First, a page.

There was a third option that Intel provided, that I actually would’ve liked. Intel is also offering VSP, Voluntary Separation Package, which is where they lay you off if you want to be laid off. Supposedly there is no retribution if you decline the opportunity to be laid off, though I can’t say for certain. The offer you a pretty nice little financial package if you decide to move on, weeks or months of pay and a continuation of health care for a time. It would be the most elegant exit for me, with a chance to tie up everything before I go and be allowed that time to make sure everything is taken care of and none of my coworkers are getting screwed over by my absence. I had already scheduled my sabbatical, which is six weeks of paid break (a really awesome benefit Intel provides, actually), to happen in October. A VSP would allow me to wrap up my affairs, take my paid leave as money instead, and then skate on out with a very nice chunk of money while I figured out my disability and Medicare and all of that stuff. So of course, I was not offered one of those. The timing is wonky, I would have wanted a VSP AFTER my sabbatical. Ideally. But beggars as they say, cannot be choosers.

The firings continue all this week. I’m not safe. Being a woman when diversity is in high demand at Intel offers me some security. But no one is ever properly safe. And I am, after all, a lowly technician. On paper. In reality, I own operation of three labs, in Oregon, Chandler Arizona, and Guadalajara. I am the de facto secretary, purchasing, shipping and receiving, space coordinator, self-appointed Morale Officer, the woman who Gets Stuff Done. None of this is reflected in my title. My little spreadsheet cell just says technician. And despite’s reassurances that my yearly review result of “successful” means I’m doing good, the word successful on your focal is one of the criteria they’re using to let people go. So much for successful actually meaning successful. Barely anyone got a rating above successful because they make managers give “successful” to 80% of their people regardless of whether they deserve a promotion or not. 10% get better marks of Outstanding or Exceeds Requirements, with or without a promotion. Before I got my last manager, before the current one, I had NEVER gotten less than Exceeds. 10% get a “requires improvement”. It’s a stupid bell curve. And even though I took on ownership of two more labs, one of them in another country, and did my manager’s job for half of the year, I was not deemed anything more than “successful”. Even though it was roundly acknowledged that I deserve a promotion, but hey – Successful means you’re doing well, right? The man responsible for taking on our most important project, saw it through challenges and difficulties, sacrificed his personal life, and slogged through weeks of long hours in Mexico to make sure this thing even powered on, was deemed “successful”. It’s beyond ridiculous. This man does amazing work, and on paper, in his little excel spreadsheet cell, he is only successful. Which, Intel apparently translates to mean “meh.”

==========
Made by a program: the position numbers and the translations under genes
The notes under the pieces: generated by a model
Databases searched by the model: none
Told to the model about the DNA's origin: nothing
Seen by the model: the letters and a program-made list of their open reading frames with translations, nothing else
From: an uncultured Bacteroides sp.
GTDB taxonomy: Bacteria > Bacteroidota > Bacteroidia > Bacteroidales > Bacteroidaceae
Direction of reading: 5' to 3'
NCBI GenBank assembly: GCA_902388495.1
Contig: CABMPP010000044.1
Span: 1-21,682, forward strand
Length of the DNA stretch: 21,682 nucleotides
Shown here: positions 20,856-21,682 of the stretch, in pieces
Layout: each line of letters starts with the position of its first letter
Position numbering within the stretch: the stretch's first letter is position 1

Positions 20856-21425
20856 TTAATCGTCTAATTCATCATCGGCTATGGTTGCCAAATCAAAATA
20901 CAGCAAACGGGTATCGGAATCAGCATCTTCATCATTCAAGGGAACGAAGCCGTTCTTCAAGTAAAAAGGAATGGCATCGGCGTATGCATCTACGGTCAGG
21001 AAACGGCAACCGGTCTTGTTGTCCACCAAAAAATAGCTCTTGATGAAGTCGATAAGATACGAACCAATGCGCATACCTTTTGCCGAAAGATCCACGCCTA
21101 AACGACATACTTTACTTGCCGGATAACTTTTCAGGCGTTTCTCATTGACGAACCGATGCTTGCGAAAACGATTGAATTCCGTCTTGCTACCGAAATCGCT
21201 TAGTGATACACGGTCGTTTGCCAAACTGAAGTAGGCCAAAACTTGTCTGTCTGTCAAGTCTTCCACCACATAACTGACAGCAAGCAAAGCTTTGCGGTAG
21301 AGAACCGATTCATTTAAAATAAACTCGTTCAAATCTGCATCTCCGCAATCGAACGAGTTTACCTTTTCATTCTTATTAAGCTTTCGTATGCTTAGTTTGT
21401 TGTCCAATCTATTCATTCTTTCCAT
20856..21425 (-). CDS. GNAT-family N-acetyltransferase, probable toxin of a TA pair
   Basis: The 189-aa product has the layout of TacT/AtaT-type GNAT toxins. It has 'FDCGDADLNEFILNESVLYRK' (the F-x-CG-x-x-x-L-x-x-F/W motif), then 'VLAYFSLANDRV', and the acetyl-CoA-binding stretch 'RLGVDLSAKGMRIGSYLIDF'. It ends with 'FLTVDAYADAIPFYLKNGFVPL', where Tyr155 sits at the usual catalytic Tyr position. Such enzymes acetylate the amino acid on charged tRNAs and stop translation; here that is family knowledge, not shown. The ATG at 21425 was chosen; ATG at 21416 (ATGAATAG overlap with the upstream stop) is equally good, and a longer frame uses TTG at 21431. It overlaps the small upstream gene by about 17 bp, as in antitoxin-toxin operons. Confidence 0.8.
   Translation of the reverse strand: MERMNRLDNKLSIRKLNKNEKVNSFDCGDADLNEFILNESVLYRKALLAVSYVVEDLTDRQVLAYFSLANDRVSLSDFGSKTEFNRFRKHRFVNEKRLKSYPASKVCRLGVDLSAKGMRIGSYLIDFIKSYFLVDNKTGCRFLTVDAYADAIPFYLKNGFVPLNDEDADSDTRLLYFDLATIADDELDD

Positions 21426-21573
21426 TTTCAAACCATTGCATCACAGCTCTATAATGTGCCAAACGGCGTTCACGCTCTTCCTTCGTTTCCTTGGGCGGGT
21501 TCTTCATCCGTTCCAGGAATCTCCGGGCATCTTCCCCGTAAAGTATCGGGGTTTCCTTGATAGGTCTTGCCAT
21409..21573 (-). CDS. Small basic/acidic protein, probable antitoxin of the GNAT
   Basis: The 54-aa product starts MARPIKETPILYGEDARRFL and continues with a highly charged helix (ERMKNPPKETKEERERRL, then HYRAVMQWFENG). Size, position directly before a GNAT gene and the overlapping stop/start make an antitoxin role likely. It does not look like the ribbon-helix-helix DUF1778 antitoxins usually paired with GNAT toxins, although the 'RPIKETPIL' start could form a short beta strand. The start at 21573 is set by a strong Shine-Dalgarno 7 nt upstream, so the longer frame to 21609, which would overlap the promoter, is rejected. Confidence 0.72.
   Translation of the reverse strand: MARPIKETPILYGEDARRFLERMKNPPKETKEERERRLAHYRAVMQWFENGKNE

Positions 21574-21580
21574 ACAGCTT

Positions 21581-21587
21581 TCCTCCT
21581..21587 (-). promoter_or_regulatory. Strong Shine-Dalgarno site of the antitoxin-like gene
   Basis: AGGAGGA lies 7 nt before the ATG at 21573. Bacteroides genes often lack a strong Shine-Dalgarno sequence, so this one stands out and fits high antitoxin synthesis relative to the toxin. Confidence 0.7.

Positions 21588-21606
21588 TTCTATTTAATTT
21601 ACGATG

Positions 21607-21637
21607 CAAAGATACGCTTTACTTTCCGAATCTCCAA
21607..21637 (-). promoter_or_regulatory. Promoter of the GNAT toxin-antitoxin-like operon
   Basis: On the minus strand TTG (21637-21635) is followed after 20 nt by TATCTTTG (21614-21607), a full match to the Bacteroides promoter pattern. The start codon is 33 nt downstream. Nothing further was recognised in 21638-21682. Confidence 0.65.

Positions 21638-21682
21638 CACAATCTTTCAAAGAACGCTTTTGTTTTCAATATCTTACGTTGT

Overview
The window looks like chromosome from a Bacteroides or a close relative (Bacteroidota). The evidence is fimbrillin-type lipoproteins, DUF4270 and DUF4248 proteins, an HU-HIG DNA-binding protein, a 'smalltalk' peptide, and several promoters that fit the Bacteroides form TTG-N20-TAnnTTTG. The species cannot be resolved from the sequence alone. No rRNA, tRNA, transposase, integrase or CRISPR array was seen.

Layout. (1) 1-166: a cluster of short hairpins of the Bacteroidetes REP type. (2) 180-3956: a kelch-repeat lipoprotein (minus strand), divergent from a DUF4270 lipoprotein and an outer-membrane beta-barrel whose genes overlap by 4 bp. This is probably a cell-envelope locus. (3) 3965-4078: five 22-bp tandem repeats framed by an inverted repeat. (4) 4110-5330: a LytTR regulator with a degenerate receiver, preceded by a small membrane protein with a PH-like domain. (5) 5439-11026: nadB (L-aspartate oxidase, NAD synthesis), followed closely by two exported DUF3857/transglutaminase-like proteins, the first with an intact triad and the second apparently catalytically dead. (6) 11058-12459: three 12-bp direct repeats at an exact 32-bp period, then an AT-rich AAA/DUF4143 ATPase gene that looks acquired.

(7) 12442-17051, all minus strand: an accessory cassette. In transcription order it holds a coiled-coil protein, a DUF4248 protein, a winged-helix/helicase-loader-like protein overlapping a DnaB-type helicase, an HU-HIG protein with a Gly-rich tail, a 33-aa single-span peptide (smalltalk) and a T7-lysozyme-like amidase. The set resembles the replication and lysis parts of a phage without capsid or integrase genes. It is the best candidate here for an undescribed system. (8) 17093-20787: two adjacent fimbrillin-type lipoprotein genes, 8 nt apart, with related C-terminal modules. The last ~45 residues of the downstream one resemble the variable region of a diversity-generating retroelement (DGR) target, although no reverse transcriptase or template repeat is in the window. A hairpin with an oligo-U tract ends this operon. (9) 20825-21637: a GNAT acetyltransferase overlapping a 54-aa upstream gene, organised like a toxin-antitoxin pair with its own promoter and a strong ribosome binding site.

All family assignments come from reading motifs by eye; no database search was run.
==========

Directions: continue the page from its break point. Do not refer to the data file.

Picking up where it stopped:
So you can see why morale is incredibly low right now. And I don’t have particular reason to fight to stay.

Any kind of job change is a shift in lifestyle for anyone. With ALS, the complications are tenfold. I have to think and overthink every little possibility. Losing my job isn’t just a temporary inconvenience, it becomes a major life choice. And with each option comes momentous challenges and opportunities and downfalls. Sacrifices that I’m not sure I’m ready to make. I call myself disabled, usually as a joke, but I realize that’s when you can’t even step over a curb you are in fact, DISABLED. But applying for disability, to accept that label from the government, to permanently brand myself as a non-productive member of society, is a huge and heavy thing. Being disabled is one thing, but being Disabled is another altogether. It’s surrender. But I just don’t know if I have fight left in me to try anything else.

I really hope I don’t have to make that decision yet.

I really hate that any of my coworkers are being forced to face this change, even without all of the additional folderol that ALS brings with it. Losing your job really, really, really sucks. It’s hard, it’s demeaning, and it’s complicated. Especially when you didn’t deserve it, it’s just that some Higher Up made a Decision and you happens to fall within the wrong Excel spreadsheet cell.

And even though I am making contingency plans and backups, I hope I don’t have to make this decision. Not now. Hopefully not ever.

But my life depends on a pivot table somewhere. My livelihood rests on a formula I’ll never get to see.

Life is uncertain enough. With ALS even more so.

This sucks and it’s stupid.

One thought on “Uncertainty

  1. I am praying for everyone, especially you old friend. I know you;re resilient but it pains me like watching a car wreck unfolding and being powerless to stop it.